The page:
When the latest round of math and reading scores from the National Assessment of Educational Progress (NAEP) test were released, there were many concerns about what had happened to students during the pandemic.
In short, most states and almost all demographics saw their math and reading scores decline, and—often—the gap between black and white students widened.
We found Underly’s claim to be highly misleading, since Wisconsin’s scores fell in every category as they did in most other states. That is, they followed the trend. If there was a jerk, it was that values didn’t fall as much as some other states.
From a statistical perspective, Underly and her team found that the drops in fourth graders were not rated as “statistically significant.”
We have classified this claim as largely false.
4th US Rep. Bryan Steil, R-Senior: In Milwaukee, “the[homicide]rate has nearly doubled in the last two years.”
When asked to support the claim, Grace White, Steil’s communications director, referred to reports from the Milwaukee Journal Sentinel, including a Nov. 23 article that detailed how the city reached a somber milestone this week, when a 33-year-old man was killed in a shooting at the 2900 block of North 46th Street that marked the seventh homicide detective report in nine days.
That shooting brought Milwaukee’s preliminary homicide total to 197 for the year.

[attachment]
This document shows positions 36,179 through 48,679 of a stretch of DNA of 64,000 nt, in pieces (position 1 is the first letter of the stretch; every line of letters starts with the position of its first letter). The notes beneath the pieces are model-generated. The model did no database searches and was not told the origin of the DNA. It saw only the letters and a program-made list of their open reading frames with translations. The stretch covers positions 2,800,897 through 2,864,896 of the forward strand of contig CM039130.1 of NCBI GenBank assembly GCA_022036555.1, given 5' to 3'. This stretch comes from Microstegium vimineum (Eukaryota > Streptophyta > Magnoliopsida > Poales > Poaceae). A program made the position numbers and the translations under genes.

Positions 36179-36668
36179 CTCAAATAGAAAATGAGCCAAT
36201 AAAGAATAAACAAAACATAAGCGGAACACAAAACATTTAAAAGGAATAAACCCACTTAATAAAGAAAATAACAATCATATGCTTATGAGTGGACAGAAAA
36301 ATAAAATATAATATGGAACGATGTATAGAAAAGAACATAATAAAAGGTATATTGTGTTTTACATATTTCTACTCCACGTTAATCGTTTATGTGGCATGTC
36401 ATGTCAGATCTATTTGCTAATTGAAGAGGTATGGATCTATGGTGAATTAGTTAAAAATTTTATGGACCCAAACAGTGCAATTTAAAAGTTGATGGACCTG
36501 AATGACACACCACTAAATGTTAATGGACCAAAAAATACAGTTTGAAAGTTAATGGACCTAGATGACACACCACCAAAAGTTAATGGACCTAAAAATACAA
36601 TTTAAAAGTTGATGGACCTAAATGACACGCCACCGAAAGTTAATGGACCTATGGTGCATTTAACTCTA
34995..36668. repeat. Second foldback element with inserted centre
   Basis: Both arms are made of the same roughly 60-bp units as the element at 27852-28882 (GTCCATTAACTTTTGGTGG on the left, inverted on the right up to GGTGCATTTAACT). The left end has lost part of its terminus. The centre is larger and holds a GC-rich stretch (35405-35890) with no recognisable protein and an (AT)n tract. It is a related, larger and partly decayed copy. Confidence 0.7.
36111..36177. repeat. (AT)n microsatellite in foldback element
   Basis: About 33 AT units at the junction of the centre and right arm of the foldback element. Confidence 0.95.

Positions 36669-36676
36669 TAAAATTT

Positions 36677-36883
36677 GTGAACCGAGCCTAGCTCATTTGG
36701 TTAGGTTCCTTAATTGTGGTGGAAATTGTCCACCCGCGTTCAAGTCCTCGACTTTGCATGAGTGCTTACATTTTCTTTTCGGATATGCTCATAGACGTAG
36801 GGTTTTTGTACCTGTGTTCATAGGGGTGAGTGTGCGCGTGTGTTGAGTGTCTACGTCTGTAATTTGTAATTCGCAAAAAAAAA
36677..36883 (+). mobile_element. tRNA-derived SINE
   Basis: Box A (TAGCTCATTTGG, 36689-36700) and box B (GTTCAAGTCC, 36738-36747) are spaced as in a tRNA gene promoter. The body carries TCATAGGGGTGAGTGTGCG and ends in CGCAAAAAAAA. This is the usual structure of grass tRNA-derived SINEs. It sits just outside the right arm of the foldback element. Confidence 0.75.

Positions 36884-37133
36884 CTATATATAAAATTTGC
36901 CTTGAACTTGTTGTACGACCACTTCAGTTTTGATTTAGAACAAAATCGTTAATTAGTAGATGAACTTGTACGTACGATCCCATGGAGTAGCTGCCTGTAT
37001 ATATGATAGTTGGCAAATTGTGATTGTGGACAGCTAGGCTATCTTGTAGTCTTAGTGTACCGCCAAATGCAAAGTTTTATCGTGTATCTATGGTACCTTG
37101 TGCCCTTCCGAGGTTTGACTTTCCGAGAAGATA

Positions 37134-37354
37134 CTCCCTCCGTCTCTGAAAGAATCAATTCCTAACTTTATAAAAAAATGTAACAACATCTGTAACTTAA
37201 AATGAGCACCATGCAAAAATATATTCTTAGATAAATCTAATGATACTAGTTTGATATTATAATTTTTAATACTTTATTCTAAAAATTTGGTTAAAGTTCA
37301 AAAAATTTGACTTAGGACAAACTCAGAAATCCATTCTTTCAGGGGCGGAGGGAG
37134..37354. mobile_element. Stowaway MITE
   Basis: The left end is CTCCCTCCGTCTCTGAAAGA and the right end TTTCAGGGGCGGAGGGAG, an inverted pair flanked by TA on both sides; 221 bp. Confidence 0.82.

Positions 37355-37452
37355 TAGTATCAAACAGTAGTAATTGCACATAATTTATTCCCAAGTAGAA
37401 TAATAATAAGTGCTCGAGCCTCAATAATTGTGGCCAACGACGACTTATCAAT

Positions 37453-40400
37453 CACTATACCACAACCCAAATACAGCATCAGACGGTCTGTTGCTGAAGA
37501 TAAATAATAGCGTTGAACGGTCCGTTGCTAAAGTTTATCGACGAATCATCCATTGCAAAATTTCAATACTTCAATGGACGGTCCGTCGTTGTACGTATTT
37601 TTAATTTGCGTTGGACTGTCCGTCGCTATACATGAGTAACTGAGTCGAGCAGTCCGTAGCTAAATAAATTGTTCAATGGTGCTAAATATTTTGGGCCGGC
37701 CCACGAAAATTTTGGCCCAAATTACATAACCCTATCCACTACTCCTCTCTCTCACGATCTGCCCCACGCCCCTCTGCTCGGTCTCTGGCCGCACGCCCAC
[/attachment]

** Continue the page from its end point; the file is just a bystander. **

The Journal Sentinel homicide database recorded 111 homicides in Milwaukee in 2019. In 2020 the number rose to 204. In 2021 the number rose to 212 murders. So Steep’s “almost doubled” claim was correct.
We have classified this claim as true.
5. US Senator Tammy Baldwin, D-Wis.: “Latina workers make 54 cents for every dollar white non-Hispanic men make.”
Equal Rights Advocates, a non-profit organization founded in 1974 focused on women’s rights and “gender justice,” highlights Equal Pay Days in the United States.
These days mark how far in the next year women of different ethnicities will have to work to earn as much as their white male counterparts. For Latinas, the day fell on December 8, and the wage gap was actually 54 cents on the dollar.
However, PolitiFact National, which has reviewed numerous claims about the pay gap over the years, found: “A speaker’s choice of words can significantly influence whether their position on the gender pay gap is right or wrong.”
Our national colleagues point out that, on average, women certainly earn less than men.
However, government data is not based on men and women holding the same jobs. Rather, it’s an average that widens or closes based on factors such as race, job type, and age. Research suggests that women are overrepresented in jobs that tend to be lower paid for a variety of reasons.
In Wisconsin, Christine Neumann-Ortiz, executive director of Voces de la Frontera, an immigrant rights group, said Latina women are often more vulnerable to exploitation because of their immigrant status and fear of deportation and the impact it will have on their families.
“Latina women work at the intersection of discrimination in the workplace, as women, Latinas and some as immigrants,” Neumann-Ortiz said in an email to PolitiFact Wisconsin.
She noted that Latinas are concentrated in low-wage industries like services; House work; childcare and home health care; and agriculture.
We have classified this claim as true.